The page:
Madagascar in the Season of Lightning

Christian Ranaivoson faces the rainclouds in the Bay of Antongil, Madagascar. November 2014. Photo by Cara Brook.
Christian Ranaivoson faces the rainclouds in the Bay of Antongil, Madagascar. (Photo by Cara Brook)

“It’s not down in any map. True places never are.” –Herman Melville, Moby Dick

In Malagasy, the fahavaratra corresponds roughly to the season that we in the West like to call “summer.” But it’s a different sort of summer from any I have ever known. Varatra means lightning, of the sort that strikes the ground, and with lightning comes rain such as I have never seen. It pours from the sky in heavy torrents, rips giant chasms in the city streets, claws through the roof in rivulets that there are not buckets enough to catch.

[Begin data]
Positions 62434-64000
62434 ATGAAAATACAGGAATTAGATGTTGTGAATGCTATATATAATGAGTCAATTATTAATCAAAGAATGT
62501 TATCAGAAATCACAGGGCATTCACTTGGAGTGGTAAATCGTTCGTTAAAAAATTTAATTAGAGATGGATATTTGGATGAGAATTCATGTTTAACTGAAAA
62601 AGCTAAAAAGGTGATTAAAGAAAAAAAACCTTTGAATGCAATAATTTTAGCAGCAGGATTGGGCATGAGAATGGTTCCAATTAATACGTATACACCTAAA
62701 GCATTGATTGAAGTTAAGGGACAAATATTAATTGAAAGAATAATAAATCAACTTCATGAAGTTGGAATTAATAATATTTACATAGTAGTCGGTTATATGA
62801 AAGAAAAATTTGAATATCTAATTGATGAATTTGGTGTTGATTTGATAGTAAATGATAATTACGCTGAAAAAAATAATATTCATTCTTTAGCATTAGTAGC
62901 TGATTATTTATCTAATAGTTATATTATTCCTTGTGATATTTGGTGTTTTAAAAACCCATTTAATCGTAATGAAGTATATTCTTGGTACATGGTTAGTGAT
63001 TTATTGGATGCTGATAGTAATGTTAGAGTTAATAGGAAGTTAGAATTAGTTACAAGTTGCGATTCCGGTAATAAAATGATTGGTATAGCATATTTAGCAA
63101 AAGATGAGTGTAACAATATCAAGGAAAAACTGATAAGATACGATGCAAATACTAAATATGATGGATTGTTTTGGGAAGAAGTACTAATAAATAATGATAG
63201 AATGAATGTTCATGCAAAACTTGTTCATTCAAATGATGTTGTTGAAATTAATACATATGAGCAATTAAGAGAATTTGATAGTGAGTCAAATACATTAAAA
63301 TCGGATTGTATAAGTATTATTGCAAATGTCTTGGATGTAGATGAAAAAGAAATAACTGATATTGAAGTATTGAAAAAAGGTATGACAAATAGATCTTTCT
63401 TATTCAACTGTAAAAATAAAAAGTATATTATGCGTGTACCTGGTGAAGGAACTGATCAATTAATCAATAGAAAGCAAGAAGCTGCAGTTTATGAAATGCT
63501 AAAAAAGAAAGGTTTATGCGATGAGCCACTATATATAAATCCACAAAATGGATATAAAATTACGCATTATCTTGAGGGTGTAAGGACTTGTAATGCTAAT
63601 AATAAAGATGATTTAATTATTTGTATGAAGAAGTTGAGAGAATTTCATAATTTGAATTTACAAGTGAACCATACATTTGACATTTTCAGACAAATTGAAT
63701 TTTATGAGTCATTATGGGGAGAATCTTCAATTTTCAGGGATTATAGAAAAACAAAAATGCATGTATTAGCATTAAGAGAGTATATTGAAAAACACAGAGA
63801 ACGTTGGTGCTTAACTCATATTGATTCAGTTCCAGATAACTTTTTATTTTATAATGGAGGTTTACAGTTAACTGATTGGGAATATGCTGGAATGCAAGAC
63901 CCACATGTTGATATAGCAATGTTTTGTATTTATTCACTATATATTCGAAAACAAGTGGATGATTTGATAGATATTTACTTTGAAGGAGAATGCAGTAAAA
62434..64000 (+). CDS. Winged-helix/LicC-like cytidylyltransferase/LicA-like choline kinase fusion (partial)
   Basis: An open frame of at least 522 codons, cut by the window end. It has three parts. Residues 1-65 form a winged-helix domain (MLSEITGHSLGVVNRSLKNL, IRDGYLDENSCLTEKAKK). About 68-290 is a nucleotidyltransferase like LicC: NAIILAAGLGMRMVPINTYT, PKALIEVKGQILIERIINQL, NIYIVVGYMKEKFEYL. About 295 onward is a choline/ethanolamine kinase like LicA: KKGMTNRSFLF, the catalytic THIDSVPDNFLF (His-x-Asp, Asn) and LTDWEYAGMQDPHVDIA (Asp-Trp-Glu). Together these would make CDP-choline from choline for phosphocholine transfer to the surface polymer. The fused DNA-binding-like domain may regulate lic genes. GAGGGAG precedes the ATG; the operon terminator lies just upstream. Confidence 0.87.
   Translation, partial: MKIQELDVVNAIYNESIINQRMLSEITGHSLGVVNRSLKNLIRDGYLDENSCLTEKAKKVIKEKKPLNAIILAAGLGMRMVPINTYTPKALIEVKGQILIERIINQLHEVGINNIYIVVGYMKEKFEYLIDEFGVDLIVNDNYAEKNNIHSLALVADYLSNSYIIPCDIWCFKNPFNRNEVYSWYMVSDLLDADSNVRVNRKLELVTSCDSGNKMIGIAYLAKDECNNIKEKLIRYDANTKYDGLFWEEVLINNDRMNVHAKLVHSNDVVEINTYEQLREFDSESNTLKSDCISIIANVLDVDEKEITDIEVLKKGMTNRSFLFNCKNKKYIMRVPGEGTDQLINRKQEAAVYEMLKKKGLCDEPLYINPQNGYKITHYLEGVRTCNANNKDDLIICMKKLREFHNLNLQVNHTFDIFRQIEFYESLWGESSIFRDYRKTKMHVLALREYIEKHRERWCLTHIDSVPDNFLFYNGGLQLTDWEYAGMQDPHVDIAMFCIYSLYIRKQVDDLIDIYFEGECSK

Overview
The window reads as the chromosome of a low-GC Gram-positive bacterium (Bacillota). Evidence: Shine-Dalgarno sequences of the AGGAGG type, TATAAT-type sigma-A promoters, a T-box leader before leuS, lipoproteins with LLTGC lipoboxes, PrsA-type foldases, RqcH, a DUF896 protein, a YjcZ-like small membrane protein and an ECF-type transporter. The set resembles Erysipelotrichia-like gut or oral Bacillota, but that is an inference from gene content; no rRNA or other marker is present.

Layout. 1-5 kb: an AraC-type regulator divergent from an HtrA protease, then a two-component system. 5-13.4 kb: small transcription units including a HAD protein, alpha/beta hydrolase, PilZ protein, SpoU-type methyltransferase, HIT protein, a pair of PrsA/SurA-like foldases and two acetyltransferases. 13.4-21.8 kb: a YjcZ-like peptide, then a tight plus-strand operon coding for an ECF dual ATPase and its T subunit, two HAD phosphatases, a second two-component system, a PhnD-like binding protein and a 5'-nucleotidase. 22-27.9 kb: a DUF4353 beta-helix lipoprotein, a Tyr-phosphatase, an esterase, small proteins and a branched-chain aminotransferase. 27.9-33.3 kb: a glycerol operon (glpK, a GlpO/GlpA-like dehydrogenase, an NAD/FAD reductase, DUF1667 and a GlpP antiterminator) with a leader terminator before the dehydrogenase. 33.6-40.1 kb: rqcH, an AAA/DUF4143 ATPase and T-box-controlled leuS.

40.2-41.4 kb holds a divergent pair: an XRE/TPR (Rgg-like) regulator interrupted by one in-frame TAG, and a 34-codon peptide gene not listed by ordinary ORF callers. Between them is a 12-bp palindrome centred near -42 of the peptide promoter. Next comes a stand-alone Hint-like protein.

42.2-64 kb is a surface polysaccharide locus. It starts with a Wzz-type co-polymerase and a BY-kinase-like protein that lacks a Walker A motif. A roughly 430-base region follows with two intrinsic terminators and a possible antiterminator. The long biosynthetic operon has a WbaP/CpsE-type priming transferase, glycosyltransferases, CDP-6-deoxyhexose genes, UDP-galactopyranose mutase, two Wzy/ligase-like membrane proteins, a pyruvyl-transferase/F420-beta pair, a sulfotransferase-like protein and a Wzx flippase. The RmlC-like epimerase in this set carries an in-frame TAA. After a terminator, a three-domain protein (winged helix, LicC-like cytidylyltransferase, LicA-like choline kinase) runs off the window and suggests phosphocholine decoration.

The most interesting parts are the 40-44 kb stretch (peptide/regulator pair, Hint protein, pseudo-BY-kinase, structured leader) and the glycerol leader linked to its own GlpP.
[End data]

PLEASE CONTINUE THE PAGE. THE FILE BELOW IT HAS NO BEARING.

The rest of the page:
I stare out my window at the dusky Antananarivo skyline and watch through the ceaseless downpour as the lights go out in one dramatic sweep across the city. Tapaka ny jiro! a neighbor calls out. The power is cut.

What’s Old Is New Again

I’m back once again on the far side of the world and settling into yet another five months of Madagascar. It seems incredible to me that less than a week ago, I was deep in the snow flurries of what my Vermont-borne housemate called “a proper winter,” and now, I find myself enveloped by the long humid days of Malagasy summer.

It’s my first time ever visiting Madagascar at the height of the rainy season, and I feel every sense alive with its newness. There are fruits I have never seen before, street snacks I have yet to try, buildings that have been swept away in a few weeks worth of flood. It’s a country I know, and yet, as always, it is different, challenging, new—in Madagascar, I never cease to learn.

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